the same year I also established the identity of the gall and root-inhabiting types, by showing that in the fall of the year the last brood of gall-lice betake themselves to the roots and hibernate thereon. In 1871 I visited France and studied their insect in the field; and in the fall of that year, after making more extended observations here, I was able to give absolute proof of the identity of the two insects, and to make other discoveries, which not only interested our friends abroad, but were of vital importance to our own grape-growers, especially in the Mississippi Valley. I have given every reason to believe that the failure of the European vine (Vitis vinifera) when planted here, the partial failure of many hybrids with the European vinifera and the deterioration and death of many of the more tender-rooted native varieties, are mainly owing to the injurious work of this insidious little root-louse. It had been at its destructive work for years, producing injury the true cause of which was never suspected until the publication of the article in the "Fourth Entomological Report of Missouri." I also showed that some of our native varieties enjoyed relative immunity from the insects' attacks, and urged their use for stocks, as a means of reestablishing the blighted vineyards of Southern France.
The disease continued to spread in Europe, and became so calamitous in the last-named country that the French Academy of Science appointed a standing Phylloxera Committee. It is also attracting some attention in Portugal, Austria, and Germany, and even in England, where it affects hot-house grapes.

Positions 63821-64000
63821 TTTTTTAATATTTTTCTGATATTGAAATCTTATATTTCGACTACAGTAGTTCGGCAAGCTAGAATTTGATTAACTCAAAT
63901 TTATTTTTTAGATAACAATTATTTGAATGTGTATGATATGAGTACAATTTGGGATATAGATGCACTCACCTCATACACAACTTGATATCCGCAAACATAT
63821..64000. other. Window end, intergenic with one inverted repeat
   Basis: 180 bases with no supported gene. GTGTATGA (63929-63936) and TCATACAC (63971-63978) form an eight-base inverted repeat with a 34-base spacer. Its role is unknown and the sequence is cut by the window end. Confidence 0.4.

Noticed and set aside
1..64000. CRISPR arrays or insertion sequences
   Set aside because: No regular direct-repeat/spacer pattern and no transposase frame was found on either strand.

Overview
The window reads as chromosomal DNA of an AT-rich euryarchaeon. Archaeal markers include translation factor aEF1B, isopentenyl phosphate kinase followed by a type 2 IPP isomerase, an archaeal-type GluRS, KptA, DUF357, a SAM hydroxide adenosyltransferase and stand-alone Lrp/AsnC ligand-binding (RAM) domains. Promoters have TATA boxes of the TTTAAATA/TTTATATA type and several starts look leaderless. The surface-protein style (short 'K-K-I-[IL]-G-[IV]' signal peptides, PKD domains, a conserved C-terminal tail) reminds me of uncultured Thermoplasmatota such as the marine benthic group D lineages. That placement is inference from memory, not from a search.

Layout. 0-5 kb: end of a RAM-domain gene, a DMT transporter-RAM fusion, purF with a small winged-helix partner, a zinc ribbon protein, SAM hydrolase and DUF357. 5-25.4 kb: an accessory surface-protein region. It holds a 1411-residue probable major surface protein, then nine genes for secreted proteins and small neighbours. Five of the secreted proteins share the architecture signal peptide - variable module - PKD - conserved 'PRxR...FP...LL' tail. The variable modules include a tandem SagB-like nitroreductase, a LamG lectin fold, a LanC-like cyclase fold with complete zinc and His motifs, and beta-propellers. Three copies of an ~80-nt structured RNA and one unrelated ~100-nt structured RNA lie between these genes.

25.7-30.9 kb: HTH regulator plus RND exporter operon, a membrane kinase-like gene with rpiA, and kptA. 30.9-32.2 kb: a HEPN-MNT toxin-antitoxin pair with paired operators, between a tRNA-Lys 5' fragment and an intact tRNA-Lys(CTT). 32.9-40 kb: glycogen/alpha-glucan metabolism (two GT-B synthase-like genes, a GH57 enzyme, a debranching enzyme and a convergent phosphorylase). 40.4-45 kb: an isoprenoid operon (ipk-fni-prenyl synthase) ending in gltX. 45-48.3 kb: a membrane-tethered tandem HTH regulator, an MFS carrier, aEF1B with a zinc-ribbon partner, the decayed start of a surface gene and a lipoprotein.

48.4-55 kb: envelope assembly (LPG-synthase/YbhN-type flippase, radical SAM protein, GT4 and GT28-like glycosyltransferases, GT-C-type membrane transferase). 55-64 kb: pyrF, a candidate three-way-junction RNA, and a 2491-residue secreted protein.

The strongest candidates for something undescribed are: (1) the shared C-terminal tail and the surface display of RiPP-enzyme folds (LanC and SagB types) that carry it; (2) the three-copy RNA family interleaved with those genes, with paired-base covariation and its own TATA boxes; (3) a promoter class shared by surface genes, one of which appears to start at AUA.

The literature of the subject grew to such vast proportions that, after publishing a biographical review, containing notices and summaries of 484 articles or treatises published during the four years of 1868-'71, MM. Planchon and Lichtenstein gave up the continuance of the work as impracticable.
At the suggestion and with the coöperation of the Société Centrale d' Agriculture de l' Hérault, the French Minister of Agriculture last autumn commissioned Prof. Planchon to visit this country and learn all he could about the insect and its effects on our different vines. Prof. Planchon arrived here the latter part of August and remained over a month, during which time he visited many prominent vineyards in the Eastern States, on Kelley's Island, in Missouri, and in North Carolina. His investigations not only fully corroborated all my previous conclusions regarding the Phylloxera, but gave him a knowledge of the quality of our native grapes and wines which will be very apt to dispel much of the prejudice against them that has so universally possessed his countrymen, who have not followed our recent rapid progress in viticulture and viniculture, but found their opinions on the inferior results which attended the infancy of those industries in America. Such, in brief, is the history of the grape Phylloxera. Let us now take a closer insight into the nature of the insect.
The genus Phylloxera is characterized by having three-jointed an-